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Twitter idiots, Don Berwick and a real answer to the NHS problems

August 7, 2013

A lot of rubbish being spouted in the press today and on Twitter about Don Berwick’s report, various individuals trying to pick out certain words to support their entrenched position and biases. In the week that people have called for systems to prevent abuse on Twitter, could we not also demand a system to prevent bland comments by people who like the sound of their own voice/tweets, but are not actually part of the solution?

Not sure if healthcare and the NHS attracts more than other sectors, but there seems to be an endless, tedious stream of retired hospital managers, ex-GPs, and self-appointed “saviours of the NHS” who have had a nocturnal vision that their thoughts have some value to others. Reality check: merely writing on Twitter is not solving the problem, helping the NHS or even vaguely innovative, creative or useful. The future is created by those who are doing something, facing big problems, taking big risks and putting their careers, reputations and passion on the line to fight for patients and for a better NHS. Like some of those described below.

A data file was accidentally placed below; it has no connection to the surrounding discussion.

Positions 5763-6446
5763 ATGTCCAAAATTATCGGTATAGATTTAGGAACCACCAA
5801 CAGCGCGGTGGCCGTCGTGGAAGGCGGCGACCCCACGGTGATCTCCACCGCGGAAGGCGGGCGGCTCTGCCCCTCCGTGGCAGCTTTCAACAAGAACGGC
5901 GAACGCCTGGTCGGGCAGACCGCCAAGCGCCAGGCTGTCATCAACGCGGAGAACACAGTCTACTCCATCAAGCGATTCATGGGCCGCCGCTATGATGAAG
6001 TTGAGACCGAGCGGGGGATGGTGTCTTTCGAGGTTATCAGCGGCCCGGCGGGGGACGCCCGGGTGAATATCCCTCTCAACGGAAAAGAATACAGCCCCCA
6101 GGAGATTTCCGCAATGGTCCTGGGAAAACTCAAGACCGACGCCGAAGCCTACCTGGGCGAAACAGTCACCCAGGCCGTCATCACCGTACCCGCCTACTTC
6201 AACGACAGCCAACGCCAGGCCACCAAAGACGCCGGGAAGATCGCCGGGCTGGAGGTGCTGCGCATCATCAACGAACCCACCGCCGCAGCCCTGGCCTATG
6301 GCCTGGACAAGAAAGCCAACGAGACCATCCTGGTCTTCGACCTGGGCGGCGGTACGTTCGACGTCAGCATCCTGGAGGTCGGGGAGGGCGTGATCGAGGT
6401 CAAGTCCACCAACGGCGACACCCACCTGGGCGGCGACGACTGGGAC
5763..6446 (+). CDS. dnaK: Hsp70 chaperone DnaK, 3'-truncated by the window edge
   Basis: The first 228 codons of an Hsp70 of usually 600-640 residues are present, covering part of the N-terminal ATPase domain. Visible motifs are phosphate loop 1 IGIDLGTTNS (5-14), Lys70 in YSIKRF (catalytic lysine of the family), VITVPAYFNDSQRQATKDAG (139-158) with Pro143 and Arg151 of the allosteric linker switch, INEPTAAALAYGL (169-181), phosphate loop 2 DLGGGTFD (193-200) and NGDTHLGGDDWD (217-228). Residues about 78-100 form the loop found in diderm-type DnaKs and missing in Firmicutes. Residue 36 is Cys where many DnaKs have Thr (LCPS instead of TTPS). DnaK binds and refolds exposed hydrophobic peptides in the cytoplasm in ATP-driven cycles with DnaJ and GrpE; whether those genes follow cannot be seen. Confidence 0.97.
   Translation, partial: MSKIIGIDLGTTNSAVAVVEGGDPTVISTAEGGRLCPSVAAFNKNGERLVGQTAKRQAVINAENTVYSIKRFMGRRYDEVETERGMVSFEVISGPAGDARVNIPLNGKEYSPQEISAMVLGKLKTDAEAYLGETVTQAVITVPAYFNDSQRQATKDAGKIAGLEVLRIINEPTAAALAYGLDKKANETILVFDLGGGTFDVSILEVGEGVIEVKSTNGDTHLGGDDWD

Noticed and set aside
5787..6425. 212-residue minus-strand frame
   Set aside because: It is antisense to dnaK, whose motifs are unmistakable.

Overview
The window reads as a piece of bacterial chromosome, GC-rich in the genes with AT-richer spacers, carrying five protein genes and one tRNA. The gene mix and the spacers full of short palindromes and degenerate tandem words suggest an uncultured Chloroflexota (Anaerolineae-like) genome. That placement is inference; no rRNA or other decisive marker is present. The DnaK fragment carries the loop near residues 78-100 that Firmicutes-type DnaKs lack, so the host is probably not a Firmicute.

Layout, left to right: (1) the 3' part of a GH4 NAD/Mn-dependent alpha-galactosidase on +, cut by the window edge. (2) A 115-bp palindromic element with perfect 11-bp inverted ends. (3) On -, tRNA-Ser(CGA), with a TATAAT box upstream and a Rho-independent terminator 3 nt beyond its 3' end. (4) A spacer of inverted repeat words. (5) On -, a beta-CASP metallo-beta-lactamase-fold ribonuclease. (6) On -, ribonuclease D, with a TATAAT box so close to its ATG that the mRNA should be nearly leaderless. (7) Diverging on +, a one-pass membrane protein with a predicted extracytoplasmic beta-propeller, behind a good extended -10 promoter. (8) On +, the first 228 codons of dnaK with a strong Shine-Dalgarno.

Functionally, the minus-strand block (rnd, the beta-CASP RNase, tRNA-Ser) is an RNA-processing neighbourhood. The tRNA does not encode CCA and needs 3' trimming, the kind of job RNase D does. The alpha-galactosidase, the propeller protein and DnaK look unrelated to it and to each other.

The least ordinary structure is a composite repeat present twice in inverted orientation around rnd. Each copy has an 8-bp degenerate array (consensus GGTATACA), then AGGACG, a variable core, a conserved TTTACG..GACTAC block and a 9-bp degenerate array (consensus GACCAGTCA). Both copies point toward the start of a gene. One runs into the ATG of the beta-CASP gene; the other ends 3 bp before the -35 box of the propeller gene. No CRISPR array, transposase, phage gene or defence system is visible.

So, what has this got to do with Don Berwick’s report and making the NHS better. For the King’s Fund, Catherine Foot said of the Professor’s work: “…the principles and recommendations are not new and echo the findings of previous reviews – the question remains how to make a patient-centred culture that takes safety seriously reality?” [my italics].

Well the good news is that the question doesn’t remain, it’s actually been answered by brilliant NHS staff up and down the country. These people – and their organisations – are nearly always outside of London are often not seen by the chattering/twittering classes. It’s hard to understand the brilliance of Hull, Swindon, Walsall and others if you haven’t visited them and had that wonderful sense as you walk through the door of “something happening”, an obvious atmosphere and the feel of a place that really cares.  Of course these places are somewhat inconvenient to visit for those based in London, and can’t easily be fitted around a “breakfast debate”, or “lunchtime networking event” – all of which happen within two miles of Westminster.